# Homework Help: Fixed point iteration, locally convergent

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1. Feb 14, 2015

### John Harris

1. The problem statement, all variables and given/known data
For which of them will the corresponding fixed point iteration xk+1 = g(xk) be locally convergent to the solution xbar in [0, 1]? (The condition to check is whether |g'(xbar)| < 1.)
A) 1/x2 -1
B)...
C)...

compute xbar to within absolute error 10-4.
2. Relevant equations
3. The attempt at a solution
I
don't think I understand the question in general terms, but this is what I think I have to do.
The solution xbar is 1 because g(1)=0. It's not locally convergent because |g'(1)|=-2

Since xbar isn't locally convergent I can't computer xbar. But calculating it would look like:
k | xk
1 1
2 -2
3 .25
4 128

Can you please help me understand what this problem is asking for, or similar examples of this problem, or what I'm doing wrong. Thank you

2. Feb 14, 2015

### Staff: Mentor

That is not a fixed point as your point changes (from 1 to 0) and the next iteration becomes impossible because you would have to divide by zero.
What does "fixed point" mean? What is fixed?
You'll have to check that again once you find the right xbar.
Oh sure you can, just not directly with the given iteration.

3. Feb 14, 2015

### John Harris

I'm guessing a fixed point is a point that can't change. My teacher said xbar is the solution, but I'm not sure of what and how to get it.

4. Feb 14, 2015

### Staff: Mentor

It does not change if you apply g to it, so the next iteration starts with the same value again. What does that mean in terms of equations?

5. Feb 14, 2015

### John Harris

Is it 0 because g(0)=0

6. Feb 14, 2015

### Staff: Mentor

$g(0)=\frac{1}{0^2}-1$ is undefined.

7. Feb 14, 2015

### John Harris

Sorry I was thinking 2x for no reason.

I'm looking at the graph and all the values of x seem to have different y's. I'm not sure what I could put into g(x) that wouldn't change.

Where does the 1+51/2/2 come from in the attached picture.

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Last edited: Feb 14, 2015
8. Feb 14, 2015

### John Harris

I did fixed point iteration, but it's definitely not converging. I wish I knew what xbar is and how to get it.

9. Feb 14, 2015

### SammyS

Staff Emeritus
Here's that image:

I would have never guessed this from the OP.

Apparently, $\displaystyle\ \frac{1+\sqrt{5}}{2} \$ is xbar and is a solution to the equation, g(x) = x .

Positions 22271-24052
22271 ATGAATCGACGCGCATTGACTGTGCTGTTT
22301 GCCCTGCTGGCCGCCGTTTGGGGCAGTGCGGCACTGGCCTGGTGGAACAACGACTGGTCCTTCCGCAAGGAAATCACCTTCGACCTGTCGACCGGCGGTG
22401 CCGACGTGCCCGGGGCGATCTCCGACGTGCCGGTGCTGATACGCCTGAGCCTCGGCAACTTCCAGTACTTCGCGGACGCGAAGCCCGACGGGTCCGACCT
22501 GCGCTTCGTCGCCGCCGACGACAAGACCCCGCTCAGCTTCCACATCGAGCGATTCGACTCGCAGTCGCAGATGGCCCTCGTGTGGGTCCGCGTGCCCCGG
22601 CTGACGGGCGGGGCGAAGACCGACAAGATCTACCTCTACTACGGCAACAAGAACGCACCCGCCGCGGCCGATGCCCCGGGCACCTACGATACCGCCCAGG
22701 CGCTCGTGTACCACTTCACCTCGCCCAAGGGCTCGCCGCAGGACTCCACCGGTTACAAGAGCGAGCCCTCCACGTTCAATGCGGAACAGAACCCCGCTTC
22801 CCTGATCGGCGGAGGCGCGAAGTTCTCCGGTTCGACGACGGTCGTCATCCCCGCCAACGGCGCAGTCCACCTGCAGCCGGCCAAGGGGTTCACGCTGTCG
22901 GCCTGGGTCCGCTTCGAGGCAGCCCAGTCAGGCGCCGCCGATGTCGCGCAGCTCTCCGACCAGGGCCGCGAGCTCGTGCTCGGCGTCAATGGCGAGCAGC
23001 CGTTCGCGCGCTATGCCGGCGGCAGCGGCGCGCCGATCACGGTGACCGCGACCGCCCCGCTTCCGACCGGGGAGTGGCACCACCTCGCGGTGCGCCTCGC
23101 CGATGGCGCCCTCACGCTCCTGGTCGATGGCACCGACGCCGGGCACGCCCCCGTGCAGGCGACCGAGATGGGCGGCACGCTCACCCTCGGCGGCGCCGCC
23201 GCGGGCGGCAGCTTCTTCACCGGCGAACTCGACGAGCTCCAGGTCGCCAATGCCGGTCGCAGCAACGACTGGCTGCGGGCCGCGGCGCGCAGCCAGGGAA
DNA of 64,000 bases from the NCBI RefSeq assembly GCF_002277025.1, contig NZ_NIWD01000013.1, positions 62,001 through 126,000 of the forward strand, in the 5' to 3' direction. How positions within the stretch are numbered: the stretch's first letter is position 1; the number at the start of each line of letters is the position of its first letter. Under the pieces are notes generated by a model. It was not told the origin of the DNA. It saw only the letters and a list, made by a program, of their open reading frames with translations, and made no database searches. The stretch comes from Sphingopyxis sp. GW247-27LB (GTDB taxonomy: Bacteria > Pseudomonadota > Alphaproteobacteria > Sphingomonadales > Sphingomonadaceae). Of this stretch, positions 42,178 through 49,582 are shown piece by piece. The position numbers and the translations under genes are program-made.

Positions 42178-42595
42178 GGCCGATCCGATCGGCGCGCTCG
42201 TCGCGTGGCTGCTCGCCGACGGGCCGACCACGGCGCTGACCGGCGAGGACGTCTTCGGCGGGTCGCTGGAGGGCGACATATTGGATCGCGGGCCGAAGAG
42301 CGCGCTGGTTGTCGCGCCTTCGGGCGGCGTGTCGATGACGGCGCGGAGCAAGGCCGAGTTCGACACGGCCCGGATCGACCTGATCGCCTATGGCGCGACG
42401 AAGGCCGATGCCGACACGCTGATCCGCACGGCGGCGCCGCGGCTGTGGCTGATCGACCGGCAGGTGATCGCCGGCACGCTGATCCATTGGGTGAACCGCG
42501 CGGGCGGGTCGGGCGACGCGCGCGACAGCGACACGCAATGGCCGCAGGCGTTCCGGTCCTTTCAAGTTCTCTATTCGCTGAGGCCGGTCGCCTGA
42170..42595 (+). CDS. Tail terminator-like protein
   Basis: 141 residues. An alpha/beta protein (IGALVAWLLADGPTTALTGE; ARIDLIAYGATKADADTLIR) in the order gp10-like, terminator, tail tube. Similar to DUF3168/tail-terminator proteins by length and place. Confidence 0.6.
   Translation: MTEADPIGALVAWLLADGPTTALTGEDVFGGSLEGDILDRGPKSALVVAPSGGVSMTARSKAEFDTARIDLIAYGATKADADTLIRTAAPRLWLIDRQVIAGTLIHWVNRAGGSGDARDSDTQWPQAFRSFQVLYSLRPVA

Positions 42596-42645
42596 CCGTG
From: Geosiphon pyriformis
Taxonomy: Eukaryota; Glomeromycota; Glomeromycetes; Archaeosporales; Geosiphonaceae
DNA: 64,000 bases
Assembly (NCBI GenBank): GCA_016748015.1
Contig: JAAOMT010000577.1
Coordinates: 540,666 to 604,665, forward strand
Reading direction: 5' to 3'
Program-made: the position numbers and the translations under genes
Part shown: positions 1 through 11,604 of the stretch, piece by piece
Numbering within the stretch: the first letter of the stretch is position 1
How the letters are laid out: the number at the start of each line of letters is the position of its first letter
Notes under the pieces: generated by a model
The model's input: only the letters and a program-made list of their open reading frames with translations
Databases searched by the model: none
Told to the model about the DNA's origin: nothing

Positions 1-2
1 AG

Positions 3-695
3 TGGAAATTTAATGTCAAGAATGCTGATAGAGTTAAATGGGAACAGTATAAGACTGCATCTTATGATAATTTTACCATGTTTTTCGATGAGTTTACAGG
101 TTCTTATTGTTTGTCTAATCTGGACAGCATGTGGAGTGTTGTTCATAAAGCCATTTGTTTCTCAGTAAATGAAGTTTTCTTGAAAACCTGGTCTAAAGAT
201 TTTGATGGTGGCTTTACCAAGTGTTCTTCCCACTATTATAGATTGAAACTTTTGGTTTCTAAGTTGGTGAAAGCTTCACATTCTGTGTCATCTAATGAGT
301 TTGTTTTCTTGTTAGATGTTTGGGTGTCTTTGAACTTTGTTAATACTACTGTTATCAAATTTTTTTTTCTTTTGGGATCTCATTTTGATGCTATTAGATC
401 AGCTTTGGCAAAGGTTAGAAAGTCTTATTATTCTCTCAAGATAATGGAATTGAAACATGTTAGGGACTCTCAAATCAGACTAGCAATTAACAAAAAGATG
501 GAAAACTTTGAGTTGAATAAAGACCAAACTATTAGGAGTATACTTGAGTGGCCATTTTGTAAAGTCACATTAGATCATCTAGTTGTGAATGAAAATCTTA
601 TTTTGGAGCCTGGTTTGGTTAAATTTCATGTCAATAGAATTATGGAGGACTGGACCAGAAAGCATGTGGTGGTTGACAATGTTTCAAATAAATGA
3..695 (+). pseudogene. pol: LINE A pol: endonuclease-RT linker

10. Feb 14, 2015

### John Harris

That's the root of g'(x), but my problem doesn't have any roots, and my problem has an interval. So I have no idea.

11. Feb 15, 2015

### Staff: Mentor

Did you draw a sketch? You can get a rough idea where the fixed point is, and solve the equation numerically.

12. Feb 15, 2015

### John Harris

Yes I graphed it. I don't know what the I 'm looking for though. I tried the roots of the of f(x) and g'(x). And points close to the intersection of the graphs, but nothing is converging when I do it numerically.

edit:
I just tried it with another g(x) and it's converging to the root of f(x). So I'm pretty sure the root of f(x) is what I'm looking for and the original g(x) is not convergent.

Last edited: Feb 15, 2015
13. Feb 15, 2015

### Staff: Mentor

What is f(x)?

It is not convergent, right, but it still has a fixed point. Can you write down the equation for the fixed point? What has to be true at this point? We said it in words, but you'll need the equation.

14. Feb 15, 2015

### SammyS

Staff Emeritus
I take it that the image you posted, (and what I responded to), was for an example with the function $\displaystyle \ g(x)=1+\frac{1}{x} \$. For this example problem, $\displaystyle \ x_\text{bar}=\frac{1+\sqrt{5}}{2} \$ because for that value of xbar, g(xbar) = xbar . In other words, xbar is a root of the equation, g(x) = x. (It's one of two roots.)

xbar is not a root (zero) of g'(x). Note that $\displaystyle \ g'(x)=-\frac{1}{x^2} \$ which has no root. However, as stated in the example, $\displaystyle \ \left|g'(x_\text{bar})\right|<1 \, ,\$ so the fixed point iteration gives a sequence converging to xbar for the example problem.

It's not entirely clear to me what the problem is that you're asked to solve. I guess that you're to do similarly for $\displaystyle \ \frac{1}{x^2}-1 \$ (or is it $\displaystyle \ \frac{1}{x^2-1}\, ? \$) . It's likely the former since that gives xbar in [0, 1] .

Are you calling the function f(x) or calling it g(x) for your problem?

15. Feb 15, 2015

### John Harris

I figured it out. Thank for the help